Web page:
When Can You Beat an “Assumption of the Risk” Defense?

January 18th 2012 by

An “assumption of risk” defense is usually asserted by a defendant in a personal injury case when they argue that the plaintiff or the injured party knowingly and voluntarily assumed the risk inherent in a particular action that caused the injury. This type of defense is very common when it comes to participation in sports.

For example, if you are playing baseball and you get accidentally hit by a bat or a ball and suffer a head injury, you may not be able to sue the person who injured you because when you participate in a baseball game, you assume the inherent risks of such injuries. On the other hand, if you are in the middle of a baseball game and a fight breaks out and you get hit on the head by a baseball bat, then, you may be able to sue the person who assaulted you with the baseball bat. The assumption of risk defense does not cover injuries that were intentionally inflicted or were not an inherent part of the game.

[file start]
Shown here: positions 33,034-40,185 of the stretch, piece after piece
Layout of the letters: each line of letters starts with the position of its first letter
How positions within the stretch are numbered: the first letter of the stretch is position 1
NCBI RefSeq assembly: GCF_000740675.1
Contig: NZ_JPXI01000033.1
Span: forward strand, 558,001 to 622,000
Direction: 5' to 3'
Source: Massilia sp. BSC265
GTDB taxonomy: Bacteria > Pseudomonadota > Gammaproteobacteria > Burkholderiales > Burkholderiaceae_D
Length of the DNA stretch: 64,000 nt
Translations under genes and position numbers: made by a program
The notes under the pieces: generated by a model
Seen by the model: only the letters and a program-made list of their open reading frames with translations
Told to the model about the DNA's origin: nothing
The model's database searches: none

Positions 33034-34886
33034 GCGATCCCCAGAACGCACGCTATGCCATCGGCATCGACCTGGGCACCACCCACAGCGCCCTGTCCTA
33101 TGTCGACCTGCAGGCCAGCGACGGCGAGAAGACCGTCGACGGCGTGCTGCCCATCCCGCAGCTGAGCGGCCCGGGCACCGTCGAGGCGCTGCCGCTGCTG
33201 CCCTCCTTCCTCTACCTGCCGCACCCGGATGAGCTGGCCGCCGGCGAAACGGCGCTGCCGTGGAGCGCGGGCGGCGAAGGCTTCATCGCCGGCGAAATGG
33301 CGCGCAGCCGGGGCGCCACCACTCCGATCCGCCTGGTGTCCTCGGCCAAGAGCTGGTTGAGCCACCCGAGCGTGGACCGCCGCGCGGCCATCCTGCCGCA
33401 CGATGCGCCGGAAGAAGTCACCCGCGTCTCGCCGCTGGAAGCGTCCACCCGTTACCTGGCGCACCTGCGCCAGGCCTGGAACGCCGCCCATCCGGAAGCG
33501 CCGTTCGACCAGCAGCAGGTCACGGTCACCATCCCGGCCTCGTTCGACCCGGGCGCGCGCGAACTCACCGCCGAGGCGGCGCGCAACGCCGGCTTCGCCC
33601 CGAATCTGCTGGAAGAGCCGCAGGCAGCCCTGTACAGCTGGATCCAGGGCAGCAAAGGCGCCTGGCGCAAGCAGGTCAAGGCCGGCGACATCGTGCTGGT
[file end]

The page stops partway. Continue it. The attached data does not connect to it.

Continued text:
Another example where the “assumption of risk” defense will not work is when a defective product injures you. For example, if you are using a coffee maker in the way it was intended to be used and suffer burn injuries because you got sprayed with hot coffee, then, you have a products liability claim against the manufacturer of the product. That’s because you expected the coffee maker to work properly when you used it. If a defective product causes you injury, then the product manufacturer can be held liable for it. In such cases, the “assumption of risk” argument will not work.

There are several complex legal issues in personal injury cases. If you or a loved one has been injured as a result of someone else’s negligence or wrongdoing, please contact the experienced New Jersey personal injury lawyers at Console & Hollawell to discuss your case and find out about your legal rights.

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